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This is a position paper for the W3C Query Languages meeting in Boston, December 3-4th 1998.
The world wide web today is a network of hyperlinked resources. The content of these resources is in most part opaque to computers. Browsers display them and search engines locate occurances of words within them, but the level of "machine understanding" of the content, if any, is very limited. A search engine, for example, might know that a resource contained the textual string "
lion" but not that it was a representation of a lion, where lions are known to be members of the class of mammals. By enabling richer representation such as this, RDF makes it possible to express queries that go beyond simple text-matching.
This paper presents an overview of the query services that might be built on top of XML/RDF data. It does not present a specific proposal for an RDF query language; instead, it argues for a query language that is expressed in terms of the RDF logical data model rather than one particular concrete syntax
The content of images is typically very opaque to computers. Searching for images that contain particular kinds of scenes or items is usually done by searching for words which might occur on a page which refers to the image. This method is highly inaccurate. If the image were associated with a piece of RDF that clearly specified its content, significantly more precise retrieval would be possible. E.g., a photo of a lion could be annotated as depicting a lion. The following piece of RDF does this.
<!-- somewhere on the web.. some RDF statements about a picture --> <RDF xmlns:cx="http://www.wwc.org/cat.rdf" xmlns:P="http://www.images.org/image-desc-schema.rdf" xmlns:vocab="http://vocab.org/useful#" xmlns:rdf="http://www.w3.org/TR/rdf.rdf"> <P:Photograph rdf:about="http://www.imagelib.com/lion1.jpg"> <P:depicts> <cx:Lion> <vocab:color resource="http://vocab.org/useful#tan"/> <vocab:gender resource="http://vocab.org/useful#female"/> </cx:Lion> </P:depicts> <P:depicts rdf:resource="http://registries.org/people/Fred"/> </P:Photograph> <rdf:/RDF> <!-- a picture of a tan coloured female lion and a person identified only by URI --> <!-- somewhere else on the web... --> <rdf:RDF xmlns:vocab="http://vocab.org/useful#" xmlns:rdf="http://www.w3.org/TR/WD-rdf-syntax#"> <vocab:Person rdf:about="http://registries.org/people/Fred"> <vocab:gender rdf:resource="http://vocab.org/useful#male"/> <vocab:name> Fred </vocab:name> </vocab:Person> </rdf:RDF>see footnote for explanation of syntax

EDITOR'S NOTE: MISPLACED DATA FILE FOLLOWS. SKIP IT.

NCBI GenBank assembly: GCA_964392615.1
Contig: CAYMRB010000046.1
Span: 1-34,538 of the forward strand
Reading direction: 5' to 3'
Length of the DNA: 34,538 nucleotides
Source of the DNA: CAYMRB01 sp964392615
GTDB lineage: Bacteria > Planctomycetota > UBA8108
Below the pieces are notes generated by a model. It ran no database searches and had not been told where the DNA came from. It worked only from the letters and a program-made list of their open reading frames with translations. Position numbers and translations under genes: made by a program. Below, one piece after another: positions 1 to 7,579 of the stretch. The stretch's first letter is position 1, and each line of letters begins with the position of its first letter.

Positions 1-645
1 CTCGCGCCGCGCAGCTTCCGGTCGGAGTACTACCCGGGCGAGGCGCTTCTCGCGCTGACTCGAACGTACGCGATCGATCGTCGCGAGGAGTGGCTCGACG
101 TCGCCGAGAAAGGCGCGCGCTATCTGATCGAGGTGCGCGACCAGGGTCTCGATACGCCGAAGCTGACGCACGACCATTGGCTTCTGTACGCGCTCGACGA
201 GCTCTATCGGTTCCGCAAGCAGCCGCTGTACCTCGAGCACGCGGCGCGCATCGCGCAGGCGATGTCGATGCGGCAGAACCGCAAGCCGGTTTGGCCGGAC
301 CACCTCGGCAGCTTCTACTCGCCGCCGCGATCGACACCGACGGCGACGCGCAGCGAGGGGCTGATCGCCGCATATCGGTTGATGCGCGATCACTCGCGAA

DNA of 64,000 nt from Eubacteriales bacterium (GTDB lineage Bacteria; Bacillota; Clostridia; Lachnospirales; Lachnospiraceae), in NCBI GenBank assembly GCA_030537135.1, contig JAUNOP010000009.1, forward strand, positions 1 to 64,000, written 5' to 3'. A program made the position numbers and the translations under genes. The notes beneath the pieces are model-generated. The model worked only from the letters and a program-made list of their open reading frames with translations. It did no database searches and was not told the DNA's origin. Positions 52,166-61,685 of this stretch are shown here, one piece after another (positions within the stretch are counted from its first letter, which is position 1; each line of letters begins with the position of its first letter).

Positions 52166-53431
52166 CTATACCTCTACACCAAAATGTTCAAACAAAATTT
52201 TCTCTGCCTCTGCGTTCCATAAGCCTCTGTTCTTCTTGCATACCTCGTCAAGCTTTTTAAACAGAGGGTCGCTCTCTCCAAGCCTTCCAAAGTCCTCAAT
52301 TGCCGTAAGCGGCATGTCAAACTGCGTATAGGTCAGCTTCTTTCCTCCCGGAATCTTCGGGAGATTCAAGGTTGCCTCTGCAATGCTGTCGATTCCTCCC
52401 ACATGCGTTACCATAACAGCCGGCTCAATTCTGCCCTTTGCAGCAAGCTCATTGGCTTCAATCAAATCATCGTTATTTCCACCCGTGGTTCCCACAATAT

With this information, a search engine could do a very precise search for pictures of lions. Searching for the word "lion" on the other hand retrieves 784150 pages in Alta Vista, most of which are references to the Lions Club, Lion King, etc.
While this kind of simple matching based retrieval would be useful, it does not even come close to exploiting the full potential of having machine understandable content (MUC).
In order to fully exploit this, we need to be able to build inferential services on top of this MUC. Such a service would combine the "raw" MUC with a set of axioms/rules, enabling machines to infer knowledge that is implicit in the MUC.
Imagine an appropriately captioned photograph of
a child's birthday party. Now consider someone searching
for an image with decorations. Typically, children's birthday
parties have decorations. However, since the caption does
not explicitly state that the image scene contains decorations,
a simple matching based algorithm will not find this image.
An inferential service could draw on a rich set of rules about the world (including events like birthday parties) to infer that the photograph probably includes some decorations, thereby improving the retrieval.
The RDF Schema specification language provides facilities for machine-readable vocabularies to be specified using a hierarchical type system. This allows a resource to be described as member of some specific class (eg. 'Snow Leopard') and have it's membership of more general classes (eg. 'Big Cat', 'Mammal') implied by the RDF type system. This makes it feasible to express searches for resources using general categories, and have the results include resources whose membership of those broad categories is inferred from their membership of some more detailed sub-category.